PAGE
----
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Zener Diode

A Zener diode has a well-controlled breakdown voltage, called Zener voltage, and sharp breakdown characteristics in the reverse bias regime. In spite of the name, the breakdown can be due to either impact ionization or Zener tunneling. Zener breakdown is caused by quantum-mechanical tunneling of carriers between the conduction band and the valence band (see Appendix B7-Tunneling). It occurs in junctions with higher doping concentrations and the critical field required is approximately 1 MV/cm. A Zener diode is usually used to establish a fixed reference voltage.

Step-Recovery Diode

The step-recovery diode is sometimes called a fast-recovery diode, a snap-off diode, or snap-back diode. The response of a standard p-n junction is limited by the minority-carrier storage, with the reverse recovery represented by Fig. 1.5. A step-recovery diode has a special doping profile such that the field confines the injected carriers much closer to the vicinity of the junction. This results in a much shorter transition time tlr (but with the same delay time tj). The sharp turn-off of current approaches a square waveform which contains rich harmonics, and is often used in applications of harmonic generation and pulse shaping.

Anisotype Heterojunction

An anisotype heterojunction is a junction not only of opposite types, but also of different semiconductor materials. The structure requires good lattice match between the two materials, and Ge-GaAs can be used as an example.8 The distinct features are the discontinuity in the conduction band AEC and the valence band AEy as shown in Fig. 1.8. These values can be determined graphically to be

AЈc = q(z{ ~X2) O-19)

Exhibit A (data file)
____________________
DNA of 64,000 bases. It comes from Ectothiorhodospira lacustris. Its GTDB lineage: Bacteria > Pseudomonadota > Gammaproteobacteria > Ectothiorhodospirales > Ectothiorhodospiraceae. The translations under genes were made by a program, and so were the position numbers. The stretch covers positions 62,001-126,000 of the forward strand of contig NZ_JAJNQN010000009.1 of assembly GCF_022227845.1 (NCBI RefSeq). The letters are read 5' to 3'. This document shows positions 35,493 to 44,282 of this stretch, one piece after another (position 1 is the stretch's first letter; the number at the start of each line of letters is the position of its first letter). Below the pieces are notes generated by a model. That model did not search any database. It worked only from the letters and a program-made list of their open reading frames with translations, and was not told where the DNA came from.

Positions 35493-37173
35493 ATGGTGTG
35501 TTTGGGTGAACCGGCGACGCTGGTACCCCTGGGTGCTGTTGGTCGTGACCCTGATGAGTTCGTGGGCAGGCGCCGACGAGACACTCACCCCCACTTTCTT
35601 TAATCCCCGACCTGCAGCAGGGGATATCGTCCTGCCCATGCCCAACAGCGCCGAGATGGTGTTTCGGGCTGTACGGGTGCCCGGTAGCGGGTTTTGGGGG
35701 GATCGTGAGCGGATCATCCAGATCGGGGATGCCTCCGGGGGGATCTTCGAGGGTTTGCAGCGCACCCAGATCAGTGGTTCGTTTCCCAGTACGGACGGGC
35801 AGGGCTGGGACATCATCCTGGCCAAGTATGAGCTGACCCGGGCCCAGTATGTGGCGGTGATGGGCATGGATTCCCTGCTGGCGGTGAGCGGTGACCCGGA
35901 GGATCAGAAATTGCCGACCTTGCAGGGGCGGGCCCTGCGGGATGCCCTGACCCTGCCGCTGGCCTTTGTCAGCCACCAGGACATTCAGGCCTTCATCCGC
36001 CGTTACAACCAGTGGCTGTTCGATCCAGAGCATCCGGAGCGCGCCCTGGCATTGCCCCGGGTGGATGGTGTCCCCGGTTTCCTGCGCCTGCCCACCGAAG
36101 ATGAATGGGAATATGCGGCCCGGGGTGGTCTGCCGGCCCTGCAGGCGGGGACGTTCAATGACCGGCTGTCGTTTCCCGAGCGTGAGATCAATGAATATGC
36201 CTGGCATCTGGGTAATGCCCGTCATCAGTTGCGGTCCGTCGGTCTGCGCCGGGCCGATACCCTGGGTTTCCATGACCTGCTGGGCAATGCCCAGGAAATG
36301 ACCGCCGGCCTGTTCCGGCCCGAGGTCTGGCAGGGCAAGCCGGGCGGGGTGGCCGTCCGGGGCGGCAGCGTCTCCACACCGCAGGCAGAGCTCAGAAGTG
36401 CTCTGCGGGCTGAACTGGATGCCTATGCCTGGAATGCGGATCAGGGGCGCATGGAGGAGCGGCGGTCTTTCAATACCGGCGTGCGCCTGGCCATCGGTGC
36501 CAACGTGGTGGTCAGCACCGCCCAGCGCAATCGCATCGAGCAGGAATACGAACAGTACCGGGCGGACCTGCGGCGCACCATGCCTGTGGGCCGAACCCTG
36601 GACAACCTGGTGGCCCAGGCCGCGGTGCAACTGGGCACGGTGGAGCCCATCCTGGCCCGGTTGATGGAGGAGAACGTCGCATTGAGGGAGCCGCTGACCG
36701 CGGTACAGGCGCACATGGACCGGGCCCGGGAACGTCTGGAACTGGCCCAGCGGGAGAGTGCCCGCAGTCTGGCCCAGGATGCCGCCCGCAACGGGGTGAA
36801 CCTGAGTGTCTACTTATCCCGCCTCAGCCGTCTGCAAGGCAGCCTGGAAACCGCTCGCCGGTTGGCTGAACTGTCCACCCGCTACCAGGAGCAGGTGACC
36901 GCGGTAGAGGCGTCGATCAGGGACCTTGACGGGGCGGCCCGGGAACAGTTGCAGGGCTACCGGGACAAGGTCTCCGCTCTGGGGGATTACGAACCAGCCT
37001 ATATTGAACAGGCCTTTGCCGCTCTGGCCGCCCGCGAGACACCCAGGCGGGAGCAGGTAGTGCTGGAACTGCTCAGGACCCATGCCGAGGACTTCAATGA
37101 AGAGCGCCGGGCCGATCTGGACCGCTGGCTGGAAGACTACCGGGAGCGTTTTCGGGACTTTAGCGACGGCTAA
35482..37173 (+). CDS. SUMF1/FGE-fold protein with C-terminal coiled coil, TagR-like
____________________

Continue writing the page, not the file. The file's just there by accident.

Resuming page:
AEV= (Eg2-Eg{)-AEC. (1.20)

The static characteristic described by Eqs. (1.1)-(1.7) have to be modified by the two dielectric constants Ki and K2 in the two materials. Specifically,

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(a) (b)

FIGURE 1.8

(a) Energy-band diagram of two isolated different semiconductor materials with opposite types, (b) Example of an anisotype heterojunction between «-type Ge and />-type GaAs. (After Ref. 8)

= K2S2 has to be satisfied at the interface. The potential variation across the «-type and p-type materials are given by

k2na

Vt ^^D +

kxnd

YT knd + K2Na (1.21)

According to Fig. 1.8(b), equilibrium is the difference between the two work functions, q<f>sl-q<l>sy

The current conduction, however, can be either diffusion limited or thermionic-emission limited. In the example shown in Fig. 1.8, the barrier for holes is similar to a standard p-n junction, and hole transport from GaAs to Ge is diffusion limited. Under forward bias, this component is similar to a homojunction

(iVt

qn, D

• r,

J =

p

exp

L Nn

P D

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(1.22)

 

The barrier for electrons is increased by AEc and the current is greatly reduced. Unlike a homostructure p-n junction in which current is dominated by diffusion current in the lightly doped side, an anisotype heterojunction usually favors injection of carriers from the material of larger energy gap. Other current

components are due to tunneling and recombination arising from a non-ideal interface. The suppression of one type of carriers improves the injection efficiency, which makes it beneficial for the emitter-base junction of a bipolar transistor.9 Other applications include photodetectors in which a local absorption coefficient can be optimized.

Varactor

The word varactor comes from variable reactor. A varactor, also called a varactor diode or varicap (variable capacitance) diode, is in principle any two-terminal device whose capacitance varies with the DC bias. In practice, a p-n junction is the most common structure. A Schottky-barrier diode can also perform the same function, and is used especially in ultra-high-speed operations.

When a p-n junction is under a reverse bias, the depletion layer widens, and its capacitance changes according to Eq. (1.17). Forward bias is to be avoided from excessive current which is undesirable for any capacitor. The dependence of capacitance on the DC reverse bias is determined by the doping profile near the junction. It can be described by the form

C = C, (Ybi+vr)~S • (1.23)

For a one-sided junction, if the profile of the lighter doping is approximated by

N(x) = C2xm, (1.24)

it can be shown that6

1

(1.25)

m + 2

For a one-sided step profile, m = 0 and s = 1/2. For a linearly graded junction, m = 1 and s = 1/3. If m < 0, the junction is said to be hyper-abrupt. Specific cases of interest are m = -1, -3/2, -5/3 and s = 1, 2, 3, respectively.

The applications of a varactor are in filters, oscillators, tuning circuits of radio and TV receivers, parametric amplifiers, and automatic frequency control circuits.

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